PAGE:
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Ann Thorac Surg. 2015 Sep;100(3):1054-62. doi: 10.1016/j.athoracsur.2015.07.014. Epub 2015 Aug 3.

The Society of Thoracic Surgeons Congenital Heart Surgery Database Mortality Risk Model: Part 1-Statistical Methodology.

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Duke Clinical Research Institute, Duke University School of Medicine, Durham, North Carolina. Electronic address:
Johns Hopkins All Children's Heart Institute, Saint Petersburg, Tampa, and Orlando, Florida; Division of Cardiac Surgery, Department of Surgery, Johns Hopkins University School of Medicine, Baltimore, Maryland; Florida Hospital for Children, Orlando, Florida.
Department of Pediatrics and Communicable Diseases, C.S. Mott Children's Hospital, University of Michigan, Ann Arbor, Michigan.
Division of Cardiothoracic Surgery, Department of Surgery, Children's Hospital of Philadelphia, Philadelphia, Pennsylvania.
Division of Pediatric Cardiac Surgery, Benioff Children's Hospital, University of California, San Francisco, San Francisco, California.
Section of Congenital Cardiovascular Surgery, University of Illinois College of Medicine at Peoria, Children's Hospital of Illinois, Peoria, Illinois.
Institute for Health Care Research and Improvement, Baylor Health Care System, Dallas, Texas.
The Society of Thoracic Surgeons, Chicago, Illinois.
Duke Clinical Research Institute, Duke University School of Medicine, Durham, North Carolina.
Massachusetts General Hospital Department of Surgery and Center for Quality and Safety, and Harvard Medical School, Boston, Massachusetts.



This study's objective was to develop a risk model incorporating procedure type and patient factors to be used for case-mix adjustment in the analysis of hospital-specific operative mortality rates after congenital cardiac operations.


Included were patients of all ages undergoing cardiac operations, with or without cardiopulmonary bypass, at centers participating in The Society of Thoracic Surgeons Congenital Heart Surgery Database during January 1, 2010, to December 31, 2013. Excluded were isolated patent ductus arteriosus closures in patients weighing less than or equal to 2.5 kg, centers with more than 10% missing data, and patients with missing data for key variables. Data from the first 3.5 years were used for model development, and data from the last 0.5 year were used for assessing model discrimination and calibration. Potential risk factors were proposed based on expert consensus and selected after empirically comparing a variety of modeling options.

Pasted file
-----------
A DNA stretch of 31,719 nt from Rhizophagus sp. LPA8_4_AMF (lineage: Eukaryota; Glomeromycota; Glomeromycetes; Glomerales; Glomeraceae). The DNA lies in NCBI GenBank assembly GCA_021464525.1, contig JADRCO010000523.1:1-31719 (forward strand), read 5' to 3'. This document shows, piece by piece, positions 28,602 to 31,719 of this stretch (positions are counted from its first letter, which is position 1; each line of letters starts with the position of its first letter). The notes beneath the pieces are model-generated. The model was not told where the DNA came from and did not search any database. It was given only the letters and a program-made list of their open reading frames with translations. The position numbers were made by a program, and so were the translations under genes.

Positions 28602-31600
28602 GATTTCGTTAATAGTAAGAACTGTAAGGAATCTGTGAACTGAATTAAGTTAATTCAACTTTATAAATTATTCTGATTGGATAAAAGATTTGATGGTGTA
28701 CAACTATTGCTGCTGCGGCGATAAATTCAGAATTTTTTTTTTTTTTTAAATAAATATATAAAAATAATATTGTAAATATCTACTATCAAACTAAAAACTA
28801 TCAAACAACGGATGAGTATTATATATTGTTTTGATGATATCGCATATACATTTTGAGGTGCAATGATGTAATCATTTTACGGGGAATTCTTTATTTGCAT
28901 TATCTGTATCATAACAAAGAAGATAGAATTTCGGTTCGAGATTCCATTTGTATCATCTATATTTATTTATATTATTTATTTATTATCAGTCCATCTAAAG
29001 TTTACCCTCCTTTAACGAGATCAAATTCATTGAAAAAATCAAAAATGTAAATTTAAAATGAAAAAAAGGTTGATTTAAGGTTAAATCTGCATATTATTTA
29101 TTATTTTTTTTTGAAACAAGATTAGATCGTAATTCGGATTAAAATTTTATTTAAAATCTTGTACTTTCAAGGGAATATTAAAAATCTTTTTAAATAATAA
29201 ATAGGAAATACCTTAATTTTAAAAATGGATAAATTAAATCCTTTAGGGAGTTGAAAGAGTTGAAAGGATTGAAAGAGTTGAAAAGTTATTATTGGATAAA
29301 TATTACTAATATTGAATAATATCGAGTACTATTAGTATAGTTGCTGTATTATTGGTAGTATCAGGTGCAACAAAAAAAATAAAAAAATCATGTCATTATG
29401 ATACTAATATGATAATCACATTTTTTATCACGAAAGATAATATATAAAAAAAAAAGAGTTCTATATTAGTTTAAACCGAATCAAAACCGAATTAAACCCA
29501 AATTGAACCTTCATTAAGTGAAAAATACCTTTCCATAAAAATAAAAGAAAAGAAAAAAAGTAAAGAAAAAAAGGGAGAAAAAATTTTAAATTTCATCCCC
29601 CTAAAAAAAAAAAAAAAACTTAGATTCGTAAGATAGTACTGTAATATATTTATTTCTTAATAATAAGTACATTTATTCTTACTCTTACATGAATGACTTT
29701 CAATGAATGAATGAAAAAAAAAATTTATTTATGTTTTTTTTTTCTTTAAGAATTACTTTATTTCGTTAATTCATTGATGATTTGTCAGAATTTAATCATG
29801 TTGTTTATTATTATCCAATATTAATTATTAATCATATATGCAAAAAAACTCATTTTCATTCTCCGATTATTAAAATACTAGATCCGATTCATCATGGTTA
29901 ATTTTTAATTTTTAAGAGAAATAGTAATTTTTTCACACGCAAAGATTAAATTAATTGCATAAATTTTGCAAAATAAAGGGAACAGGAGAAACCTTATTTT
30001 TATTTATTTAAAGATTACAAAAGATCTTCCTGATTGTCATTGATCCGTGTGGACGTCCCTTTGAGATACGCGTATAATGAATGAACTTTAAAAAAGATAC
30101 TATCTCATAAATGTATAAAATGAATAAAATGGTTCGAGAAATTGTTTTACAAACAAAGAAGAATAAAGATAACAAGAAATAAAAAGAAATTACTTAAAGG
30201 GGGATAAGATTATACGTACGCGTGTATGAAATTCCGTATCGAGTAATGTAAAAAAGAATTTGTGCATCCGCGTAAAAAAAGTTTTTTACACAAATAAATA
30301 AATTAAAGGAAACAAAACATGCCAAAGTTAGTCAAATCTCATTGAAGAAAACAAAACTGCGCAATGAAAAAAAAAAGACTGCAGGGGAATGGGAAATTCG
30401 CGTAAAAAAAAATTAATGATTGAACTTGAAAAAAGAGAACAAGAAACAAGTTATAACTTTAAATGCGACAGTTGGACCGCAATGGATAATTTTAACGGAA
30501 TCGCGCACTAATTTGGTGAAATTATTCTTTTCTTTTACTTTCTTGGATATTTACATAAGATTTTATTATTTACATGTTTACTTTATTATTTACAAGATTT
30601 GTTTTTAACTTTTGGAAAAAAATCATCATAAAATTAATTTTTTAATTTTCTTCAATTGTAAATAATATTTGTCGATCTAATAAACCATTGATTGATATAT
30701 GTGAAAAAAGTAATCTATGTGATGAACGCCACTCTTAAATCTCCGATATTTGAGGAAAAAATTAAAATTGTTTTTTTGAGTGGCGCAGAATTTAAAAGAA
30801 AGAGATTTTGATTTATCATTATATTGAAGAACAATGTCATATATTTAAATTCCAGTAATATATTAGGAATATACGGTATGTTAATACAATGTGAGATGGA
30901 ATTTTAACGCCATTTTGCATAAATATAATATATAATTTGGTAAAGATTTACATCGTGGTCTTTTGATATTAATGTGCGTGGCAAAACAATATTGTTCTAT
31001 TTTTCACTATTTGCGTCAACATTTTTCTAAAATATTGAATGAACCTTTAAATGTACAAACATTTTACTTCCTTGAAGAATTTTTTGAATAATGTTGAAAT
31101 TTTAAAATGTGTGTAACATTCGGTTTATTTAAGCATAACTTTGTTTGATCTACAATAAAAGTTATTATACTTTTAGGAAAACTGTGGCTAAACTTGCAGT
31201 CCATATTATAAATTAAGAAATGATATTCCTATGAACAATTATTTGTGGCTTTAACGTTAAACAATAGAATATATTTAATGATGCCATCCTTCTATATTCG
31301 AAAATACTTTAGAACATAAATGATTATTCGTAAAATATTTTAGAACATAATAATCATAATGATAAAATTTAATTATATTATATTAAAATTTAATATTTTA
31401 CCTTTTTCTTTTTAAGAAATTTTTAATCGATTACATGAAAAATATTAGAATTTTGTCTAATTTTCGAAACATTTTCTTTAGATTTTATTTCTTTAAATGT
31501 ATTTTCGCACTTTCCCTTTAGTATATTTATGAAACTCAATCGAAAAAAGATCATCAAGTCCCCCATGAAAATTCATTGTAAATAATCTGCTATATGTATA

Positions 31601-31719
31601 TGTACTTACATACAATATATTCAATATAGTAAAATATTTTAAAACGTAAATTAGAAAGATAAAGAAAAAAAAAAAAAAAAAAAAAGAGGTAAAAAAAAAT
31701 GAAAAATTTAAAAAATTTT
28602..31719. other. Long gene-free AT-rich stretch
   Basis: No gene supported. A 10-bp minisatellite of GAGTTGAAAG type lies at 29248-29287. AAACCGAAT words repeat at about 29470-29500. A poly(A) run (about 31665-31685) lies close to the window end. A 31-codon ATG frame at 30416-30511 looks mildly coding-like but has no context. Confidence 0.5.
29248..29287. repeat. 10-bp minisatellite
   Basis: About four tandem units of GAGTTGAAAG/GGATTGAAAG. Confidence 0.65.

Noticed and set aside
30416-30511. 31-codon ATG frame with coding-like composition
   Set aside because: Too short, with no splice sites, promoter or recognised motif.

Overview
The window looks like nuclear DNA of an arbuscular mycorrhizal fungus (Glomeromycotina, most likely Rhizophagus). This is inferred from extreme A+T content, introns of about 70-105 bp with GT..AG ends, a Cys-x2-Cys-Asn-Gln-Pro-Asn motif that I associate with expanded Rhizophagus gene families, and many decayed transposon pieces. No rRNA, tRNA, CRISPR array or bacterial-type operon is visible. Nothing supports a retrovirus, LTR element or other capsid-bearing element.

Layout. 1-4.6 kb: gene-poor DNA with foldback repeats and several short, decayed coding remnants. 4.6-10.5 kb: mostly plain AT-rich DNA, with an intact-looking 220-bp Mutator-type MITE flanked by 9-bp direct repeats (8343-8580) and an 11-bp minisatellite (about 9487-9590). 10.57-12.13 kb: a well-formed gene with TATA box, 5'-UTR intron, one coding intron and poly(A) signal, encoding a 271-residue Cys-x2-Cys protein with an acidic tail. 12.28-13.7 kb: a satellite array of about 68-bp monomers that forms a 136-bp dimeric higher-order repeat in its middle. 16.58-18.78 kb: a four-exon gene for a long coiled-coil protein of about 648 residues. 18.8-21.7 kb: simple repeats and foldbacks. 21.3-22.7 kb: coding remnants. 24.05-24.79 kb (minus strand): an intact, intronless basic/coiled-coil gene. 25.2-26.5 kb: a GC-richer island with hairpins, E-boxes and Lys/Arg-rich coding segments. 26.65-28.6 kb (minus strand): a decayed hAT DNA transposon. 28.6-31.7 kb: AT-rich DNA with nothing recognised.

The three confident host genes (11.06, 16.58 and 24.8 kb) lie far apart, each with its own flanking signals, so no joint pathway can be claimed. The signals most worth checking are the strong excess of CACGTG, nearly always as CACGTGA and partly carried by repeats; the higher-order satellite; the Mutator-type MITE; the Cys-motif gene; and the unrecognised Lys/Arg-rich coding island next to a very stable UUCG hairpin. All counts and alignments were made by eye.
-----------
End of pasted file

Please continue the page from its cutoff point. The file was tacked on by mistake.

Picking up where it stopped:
The study cohort included 52,224 patients from 86 centers with 1,931 deaths (3.7%). Covariates included in the model were primary procedure, age, weight, and 11 additional patient factors reflecting acuity status and comorbidities. The C statistic in the validation sample was 0.858. Plots of observed-vs-expected mortality rates revealed good calibration overall and within subgroups, except for a slight overestimation of risk in the highest decile of predicted risk. Removing patient preoperative factors from the model reduced the C statistic to 0.831 and affected the performance classification for 12 of 86 hospitals.


The risk model is well suited to adjust for case mix in the analysis and reporting of hospital-specific mortality for congenital heart operations. Inclusion of patient factors added useful discriminatory power and reduced bias in the calculation of hospital-specific mortality metrics.

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